Is Catastrophising a Menopausal Symptom

Most of us were raised on the Old Woman who Swallowed a Fly (or the House that Jack Built, or the one about the kingdom being lost for want of a horse shoe nail!) Those tales of escalation are compelling - and amusing - unless they're playing inside your head and won't go away.

And sometimes it can feel like you only have to see a fly before you're choking on a horse. It can happen so fast that we go straight to visions of cars flying off hillsides, of cats under fallen cupboards, or pitiless exile in foreign lands before we've noticed that the thought process is even happening.

There can be an advantage to thinking of worst case scenarios. The cupboard is now drilled into the wall, so it's not going to fall on cats or anything else. But catastrophising goes far beyond this. Worse case scenarios become intrusive and it's exhausting and distressing.

It is, strictly speaking, a thinking habit not a physical symptom. But it's thinking habit that many of us never experienced before perimenopause - or which has worsened. I suspect it's to do with the amygdala - the fight or flight centre of our brain - which is affected by changing hormone levels. While many theories work on the basis that it is our thoughts that cause anxiety, for many of us anxiety is a feeling before it's a a thought - and that feeling could well be generated in the amygdala.

So what can we do to help ourselves?

Go upstream

We probably catastrophise more when all is not well with our lives. This is a habit that seems to come and find me when there's something in my life that's already a bit out of whack. Not enough alone time. Not enough people time. Not enough down time. Not enough up time. Not enough exercise. Not enough rest. Not enough time outside. One of the tricks of surviving menopause is to figure out the elements that need to be balanced to keep our lives working healthily.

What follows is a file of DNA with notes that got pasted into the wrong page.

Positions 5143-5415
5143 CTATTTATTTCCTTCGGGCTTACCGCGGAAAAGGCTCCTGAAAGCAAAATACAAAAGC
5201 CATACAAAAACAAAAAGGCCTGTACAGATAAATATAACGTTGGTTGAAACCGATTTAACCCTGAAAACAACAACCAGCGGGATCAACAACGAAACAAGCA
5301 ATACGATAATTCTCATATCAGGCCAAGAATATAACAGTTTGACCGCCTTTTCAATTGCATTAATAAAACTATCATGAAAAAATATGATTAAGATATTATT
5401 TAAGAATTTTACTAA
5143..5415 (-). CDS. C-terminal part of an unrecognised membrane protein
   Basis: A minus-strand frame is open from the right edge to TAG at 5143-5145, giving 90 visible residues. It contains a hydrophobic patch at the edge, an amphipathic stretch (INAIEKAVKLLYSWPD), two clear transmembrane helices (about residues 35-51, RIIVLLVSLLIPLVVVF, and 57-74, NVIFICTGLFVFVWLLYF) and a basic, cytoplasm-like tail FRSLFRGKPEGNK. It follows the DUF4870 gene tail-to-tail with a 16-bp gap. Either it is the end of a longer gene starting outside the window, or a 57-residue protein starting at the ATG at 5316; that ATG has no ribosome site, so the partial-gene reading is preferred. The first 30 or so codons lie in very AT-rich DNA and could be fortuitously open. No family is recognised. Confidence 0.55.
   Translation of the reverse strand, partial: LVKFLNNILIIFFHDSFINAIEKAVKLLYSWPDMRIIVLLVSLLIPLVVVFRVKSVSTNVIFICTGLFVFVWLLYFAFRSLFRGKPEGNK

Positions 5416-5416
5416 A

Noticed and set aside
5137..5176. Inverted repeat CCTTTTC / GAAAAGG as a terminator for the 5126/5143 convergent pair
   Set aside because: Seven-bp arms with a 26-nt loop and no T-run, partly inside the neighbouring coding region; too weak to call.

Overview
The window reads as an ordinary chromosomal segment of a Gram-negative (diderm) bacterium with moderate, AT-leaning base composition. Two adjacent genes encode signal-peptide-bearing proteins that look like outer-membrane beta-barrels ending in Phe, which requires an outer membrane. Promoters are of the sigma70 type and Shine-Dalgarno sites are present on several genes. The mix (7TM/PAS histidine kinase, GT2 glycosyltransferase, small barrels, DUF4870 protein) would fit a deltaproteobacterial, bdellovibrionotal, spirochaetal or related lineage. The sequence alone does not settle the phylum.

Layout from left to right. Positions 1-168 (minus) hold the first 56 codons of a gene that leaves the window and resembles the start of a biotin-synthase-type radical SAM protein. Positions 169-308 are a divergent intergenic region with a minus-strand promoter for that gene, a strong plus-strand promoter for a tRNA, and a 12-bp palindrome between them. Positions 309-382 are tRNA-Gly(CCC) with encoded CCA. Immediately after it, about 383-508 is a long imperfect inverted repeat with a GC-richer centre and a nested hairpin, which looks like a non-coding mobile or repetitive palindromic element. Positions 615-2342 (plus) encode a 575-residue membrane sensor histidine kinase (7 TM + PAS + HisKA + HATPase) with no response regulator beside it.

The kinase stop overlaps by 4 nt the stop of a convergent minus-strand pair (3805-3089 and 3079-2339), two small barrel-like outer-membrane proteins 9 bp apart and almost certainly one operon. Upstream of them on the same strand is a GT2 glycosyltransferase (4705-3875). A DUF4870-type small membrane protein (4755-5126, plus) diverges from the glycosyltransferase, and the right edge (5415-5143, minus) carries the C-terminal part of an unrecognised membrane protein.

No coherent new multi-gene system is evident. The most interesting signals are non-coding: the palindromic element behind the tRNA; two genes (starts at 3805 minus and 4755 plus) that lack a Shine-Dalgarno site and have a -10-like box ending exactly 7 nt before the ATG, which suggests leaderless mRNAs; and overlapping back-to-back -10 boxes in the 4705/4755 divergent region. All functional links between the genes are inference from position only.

Good sleep and a healthy diet are probably going to help to. And meditation and mindfulness are always worth a shot. And many people find that HRT deals with the underlying anxiety - although some more prefer other medical options.

Spot it happening

It isn't easy. It can happen rapidly, and once it's there we can be so involved in it, we don't notice it. It's just our reality in that moment.

But when you are in that state you may notice certain things happening in your body - whether it's shortness of breath, agitated movements, sweating or heart thudding. They're things you can look out for.

Other people's reactions may also give you a clue that something is happening. If they are people you trust, you may wish to let them know how they can gently let you know you've started catastrophising.

And we do get better at noticing it the more we practice.

I've got a small pebble that's often in my pocket, with the word 'stop' written on it. When I start catastrophising, I often start fidgeting and happen on the pebble, which acts as a reminder of what's happening.

Stop it happening

Some people find it works just to tell themselves to stop - or to visualise a big stop sign. Sometimes it takes more than that.

Distracting ourselves can be really useful. That can be through mindfulness activities. The simplest one for me is: take three deep breaths; list three things you notice; wiggle three parts of the body. There are many others you can try.

Or sometimes you need to do something. I know many people who like to knit or sew to distract themselves but that's not always available.

If you've someone with you, try setting up a conversation about something else. Or get them to tell you a joke.

When it's at night

Our worst fears plague us in the very early hours of the morning, when the brain has so few stimuli. So I give it a few extra! I put fragrance on my pillow. You can get all sorts of sleepband and pillow sleepers. I have a Snoozeband which I love - alongside Radio 3s Night Tracks.

I also have a mental repository of nice things to think about when I wake at night. The holidays I've been on. The people I love. The best birthdays ever. The cutest baby animals I've ever seen.

Remind yourself just how much you have coped with

The irony of this is that we're really good copers. When the you know what has hit the fan, we've always sorted it. Believing in your own resilience can bring you a lot of comfort when this nonsense starts happening.


I think it's fair to say, though, that stopping the thinking pattern is hard, particularly when it's become ingrained - our brain is going to keep jumping back on its old track and bringing up those images of disaster. We may be able to stop ourselves escalating but pulling it back completely may take a great deal of practice.

Likewise stopping the thinking might not stop the underlying feeling of anxiety of that's hormonally driven. It might just be a case of stopping it getting worse and breathing through the anxious feeling until it passes.